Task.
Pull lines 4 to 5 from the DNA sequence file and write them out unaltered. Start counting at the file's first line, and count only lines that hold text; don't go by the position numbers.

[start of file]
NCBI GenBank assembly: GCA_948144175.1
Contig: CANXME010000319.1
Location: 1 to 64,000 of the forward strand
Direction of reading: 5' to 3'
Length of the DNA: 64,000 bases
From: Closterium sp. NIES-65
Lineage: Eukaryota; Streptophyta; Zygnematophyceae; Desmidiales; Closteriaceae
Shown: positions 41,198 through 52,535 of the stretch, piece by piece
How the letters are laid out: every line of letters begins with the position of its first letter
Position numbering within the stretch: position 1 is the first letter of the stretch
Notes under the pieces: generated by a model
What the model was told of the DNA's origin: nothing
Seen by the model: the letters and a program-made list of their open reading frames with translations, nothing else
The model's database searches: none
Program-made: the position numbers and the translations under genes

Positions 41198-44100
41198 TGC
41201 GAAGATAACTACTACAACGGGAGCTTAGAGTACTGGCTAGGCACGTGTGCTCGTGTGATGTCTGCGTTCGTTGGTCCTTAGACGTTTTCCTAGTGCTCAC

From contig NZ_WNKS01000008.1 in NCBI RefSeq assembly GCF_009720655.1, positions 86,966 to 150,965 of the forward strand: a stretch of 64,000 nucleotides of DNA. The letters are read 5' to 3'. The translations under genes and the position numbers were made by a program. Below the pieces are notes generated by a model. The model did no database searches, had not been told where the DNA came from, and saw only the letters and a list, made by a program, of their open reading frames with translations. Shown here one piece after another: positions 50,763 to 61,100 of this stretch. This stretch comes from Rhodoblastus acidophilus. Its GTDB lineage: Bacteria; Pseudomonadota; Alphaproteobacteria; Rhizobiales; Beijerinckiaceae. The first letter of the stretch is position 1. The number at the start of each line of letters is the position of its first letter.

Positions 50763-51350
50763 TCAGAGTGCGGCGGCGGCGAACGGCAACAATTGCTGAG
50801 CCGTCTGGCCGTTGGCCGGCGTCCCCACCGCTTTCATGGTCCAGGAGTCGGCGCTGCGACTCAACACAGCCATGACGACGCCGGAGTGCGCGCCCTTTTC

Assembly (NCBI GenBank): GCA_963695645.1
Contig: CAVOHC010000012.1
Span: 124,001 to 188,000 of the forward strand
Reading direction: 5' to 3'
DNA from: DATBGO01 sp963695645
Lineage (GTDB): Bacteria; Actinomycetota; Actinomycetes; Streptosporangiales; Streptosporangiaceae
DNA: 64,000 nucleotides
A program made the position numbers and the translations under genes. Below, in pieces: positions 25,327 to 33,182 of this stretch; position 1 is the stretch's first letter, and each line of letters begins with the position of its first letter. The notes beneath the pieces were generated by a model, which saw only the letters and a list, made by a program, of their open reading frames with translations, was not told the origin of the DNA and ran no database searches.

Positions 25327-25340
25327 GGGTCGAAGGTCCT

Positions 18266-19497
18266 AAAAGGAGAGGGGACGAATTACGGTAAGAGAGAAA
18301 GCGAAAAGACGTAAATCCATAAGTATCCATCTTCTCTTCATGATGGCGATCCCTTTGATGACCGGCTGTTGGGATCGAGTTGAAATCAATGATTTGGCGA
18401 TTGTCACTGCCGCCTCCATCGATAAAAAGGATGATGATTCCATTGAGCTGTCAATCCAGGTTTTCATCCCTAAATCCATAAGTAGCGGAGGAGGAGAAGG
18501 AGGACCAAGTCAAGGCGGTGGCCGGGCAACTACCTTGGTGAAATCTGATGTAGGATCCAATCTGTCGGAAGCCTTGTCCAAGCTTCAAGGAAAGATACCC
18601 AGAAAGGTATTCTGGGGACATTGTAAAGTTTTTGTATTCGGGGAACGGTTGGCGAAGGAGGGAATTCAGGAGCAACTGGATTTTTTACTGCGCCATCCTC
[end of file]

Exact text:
Direction of reading: 5' to 3'
Length of the DNA: 64,000 bases